The ego is the worst confidence trickster we could ever figure.

The ego is the worst confidence trickster we could ever figure or imagine because you don't see it.

The problem is that the ego hides in the last place that you'd ever look within itself.
It disguises its thoughts as your thoughts, its feelings as your feelings.

People's need to protect their own egos knows no bounds.
They will lie, cheat, steal, kill, do whatever it takes to maintain what we call ego boundaries.
People have no clue that they're imprisoned.
They don't know that there is an ego, they don't know the distinction.
At first, it's difficult for the mind to accept that there's something beyond itself, that there's something of greater value and greater capacity for discerning truth than itself.

In religion, the ego manifests as the devil. And of course no one realizes how smart the ego is, because it created the devil so you could blame someone else.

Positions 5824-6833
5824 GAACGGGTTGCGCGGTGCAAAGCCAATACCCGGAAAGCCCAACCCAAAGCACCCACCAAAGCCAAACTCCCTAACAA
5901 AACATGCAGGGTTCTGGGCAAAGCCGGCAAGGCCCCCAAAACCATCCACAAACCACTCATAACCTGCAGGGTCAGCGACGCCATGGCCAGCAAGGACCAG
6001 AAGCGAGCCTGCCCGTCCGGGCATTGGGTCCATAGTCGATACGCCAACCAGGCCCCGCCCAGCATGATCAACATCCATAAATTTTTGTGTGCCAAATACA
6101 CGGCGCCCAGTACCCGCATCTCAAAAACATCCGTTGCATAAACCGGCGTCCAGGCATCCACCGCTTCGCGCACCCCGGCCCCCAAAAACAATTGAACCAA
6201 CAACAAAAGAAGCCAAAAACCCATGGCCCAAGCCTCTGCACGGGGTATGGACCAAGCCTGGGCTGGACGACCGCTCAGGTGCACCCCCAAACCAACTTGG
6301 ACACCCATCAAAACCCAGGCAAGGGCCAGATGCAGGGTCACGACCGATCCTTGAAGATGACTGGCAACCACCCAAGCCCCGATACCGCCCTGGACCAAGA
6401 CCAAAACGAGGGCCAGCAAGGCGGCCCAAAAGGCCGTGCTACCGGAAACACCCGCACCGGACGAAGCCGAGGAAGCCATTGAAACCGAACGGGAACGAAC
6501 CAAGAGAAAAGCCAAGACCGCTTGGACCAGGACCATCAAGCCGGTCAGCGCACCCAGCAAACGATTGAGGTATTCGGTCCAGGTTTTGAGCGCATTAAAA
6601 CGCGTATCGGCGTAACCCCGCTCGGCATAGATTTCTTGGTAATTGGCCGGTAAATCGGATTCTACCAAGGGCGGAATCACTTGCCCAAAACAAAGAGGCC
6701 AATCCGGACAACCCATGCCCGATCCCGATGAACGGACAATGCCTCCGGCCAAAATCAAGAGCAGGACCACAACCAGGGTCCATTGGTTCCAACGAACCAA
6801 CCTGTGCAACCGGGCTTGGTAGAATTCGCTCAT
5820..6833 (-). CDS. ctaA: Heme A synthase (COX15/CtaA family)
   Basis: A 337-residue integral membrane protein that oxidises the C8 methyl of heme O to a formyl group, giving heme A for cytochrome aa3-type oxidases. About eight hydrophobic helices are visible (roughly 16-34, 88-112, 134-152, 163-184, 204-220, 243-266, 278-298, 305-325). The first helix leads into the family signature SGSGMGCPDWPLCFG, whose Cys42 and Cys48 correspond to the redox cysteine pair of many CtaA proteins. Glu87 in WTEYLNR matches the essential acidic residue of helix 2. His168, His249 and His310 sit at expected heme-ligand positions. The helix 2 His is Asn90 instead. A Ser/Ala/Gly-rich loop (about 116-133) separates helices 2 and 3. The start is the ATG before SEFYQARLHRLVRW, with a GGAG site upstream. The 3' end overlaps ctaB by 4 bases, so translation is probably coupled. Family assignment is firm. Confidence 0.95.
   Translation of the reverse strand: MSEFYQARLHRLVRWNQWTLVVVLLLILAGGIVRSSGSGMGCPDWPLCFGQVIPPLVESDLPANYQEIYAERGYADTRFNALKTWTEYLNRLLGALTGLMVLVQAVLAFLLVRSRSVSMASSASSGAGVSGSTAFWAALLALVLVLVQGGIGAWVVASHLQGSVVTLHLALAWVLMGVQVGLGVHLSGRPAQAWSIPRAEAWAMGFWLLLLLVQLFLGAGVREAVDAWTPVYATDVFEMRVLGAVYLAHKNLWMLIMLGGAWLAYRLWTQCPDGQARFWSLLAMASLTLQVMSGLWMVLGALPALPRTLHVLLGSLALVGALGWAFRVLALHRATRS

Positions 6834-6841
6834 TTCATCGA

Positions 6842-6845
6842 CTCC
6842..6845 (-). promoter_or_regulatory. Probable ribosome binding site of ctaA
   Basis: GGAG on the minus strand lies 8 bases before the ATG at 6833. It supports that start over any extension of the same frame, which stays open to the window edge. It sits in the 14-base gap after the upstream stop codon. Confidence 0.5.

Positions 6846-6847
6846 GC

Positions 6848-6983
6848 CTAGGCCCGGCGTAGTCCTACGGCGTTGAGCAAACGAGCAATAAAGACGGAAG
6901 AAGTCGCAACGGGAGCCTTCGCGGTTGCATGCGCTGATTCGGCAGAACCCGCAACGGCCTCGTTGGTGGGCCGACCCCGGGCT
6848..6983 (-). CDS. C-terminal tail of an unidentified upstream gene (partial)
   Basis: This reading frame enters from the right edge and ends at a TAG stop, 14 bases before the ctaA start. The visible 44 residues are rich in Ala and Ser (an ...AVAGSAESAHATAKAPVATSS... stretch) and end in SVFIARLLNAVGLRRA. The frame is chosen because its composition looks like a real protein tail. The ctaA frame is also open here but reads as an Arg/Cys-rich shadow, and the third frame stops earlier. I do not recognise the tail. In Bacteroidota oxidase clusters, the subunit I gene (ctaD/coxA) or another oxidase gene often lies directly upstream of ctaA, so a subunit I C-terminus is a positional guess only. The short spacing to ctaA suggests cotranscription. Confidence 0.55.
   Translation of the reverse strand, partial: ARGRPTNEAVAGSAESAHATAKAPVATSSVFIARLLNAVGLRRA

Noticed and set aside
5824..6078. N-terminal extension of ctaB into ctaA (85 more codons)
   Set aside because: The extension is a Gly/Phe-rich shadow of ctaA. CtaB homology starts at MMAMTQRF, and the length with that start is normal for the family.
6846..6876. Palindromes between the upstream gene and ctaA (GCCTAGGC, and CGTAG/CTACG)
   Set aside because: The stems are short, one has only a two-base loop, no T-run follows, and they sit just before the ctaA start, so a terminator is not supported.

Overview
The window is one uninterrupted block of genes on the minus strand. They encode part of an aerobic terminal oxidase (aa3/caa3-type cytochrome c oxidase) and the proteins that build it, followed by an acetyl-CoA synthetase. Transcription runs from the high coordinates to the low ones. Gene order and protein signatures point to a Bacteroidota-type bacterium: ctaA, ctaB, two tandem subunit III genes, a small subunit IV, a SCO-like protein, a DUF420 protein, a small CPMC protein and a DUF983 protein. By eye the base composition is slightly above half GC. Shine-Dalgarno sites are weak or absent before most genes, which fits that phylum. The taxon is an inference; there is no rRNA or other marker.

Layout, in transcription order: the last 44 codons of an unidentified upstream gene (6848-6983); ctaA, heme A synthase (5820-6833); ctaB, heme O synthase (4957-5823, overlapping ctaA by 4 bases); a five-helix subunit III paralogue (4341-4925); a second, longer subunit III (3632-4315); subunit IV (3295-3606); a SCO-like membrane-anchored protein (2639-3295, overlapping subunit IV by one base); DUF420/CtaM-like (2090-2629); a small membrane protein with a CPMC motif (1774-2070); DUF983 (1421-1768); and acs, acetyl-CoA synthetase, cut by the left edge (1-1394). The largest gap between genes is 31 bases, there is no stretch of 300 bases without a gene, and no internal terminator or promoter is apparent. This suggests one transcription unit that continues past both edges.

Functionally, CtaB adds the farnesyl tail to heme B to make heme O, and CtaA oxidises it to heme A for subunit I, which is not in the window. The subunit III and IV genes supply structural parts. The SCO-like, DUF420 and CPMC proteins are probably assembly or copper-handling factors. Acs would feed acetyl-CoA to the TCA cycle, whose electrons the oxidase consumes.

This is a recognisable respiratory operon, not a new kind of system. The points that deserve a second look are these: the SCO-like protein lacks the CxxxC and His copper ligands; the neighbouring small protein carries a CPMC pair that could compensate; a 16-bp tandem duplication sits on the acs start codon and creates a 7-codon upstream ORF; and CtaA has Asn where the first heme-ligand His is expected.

In creating this imaginary external enemy, it usually made a real enemy for ourselves, and that becomes a real danger to the ego, but that's also the ego's creation.

There is no such thing as an external enemy no matter what the voice in your head is telling you.
All perception of an enemy is a projection of the ego as the enemy.
In that sense, you could say that 100 percent of our external enemies are of our creation.

"Your greatest enemy is your own inner perception, is your own ignorance, is your own ego".

Quote source: Revolver – by Guy Ritchie
Not the best of Guy Ritchie, but still definitely worth a watch.

A Violinist in the Metro

A man sat at a metro station in Washington DC and started to play the violin; it was a cold January morning. He played six Bach pieces for about 45 minutes. During that time, since it was rush hour, it was calculated that thousand of people went through the station, most of them on their way to work. 

Three minutes went by and a middle aged man noticed there was musician playing. He slowed his pace and stopped for a few seconds and then hurried up to meet his schedule.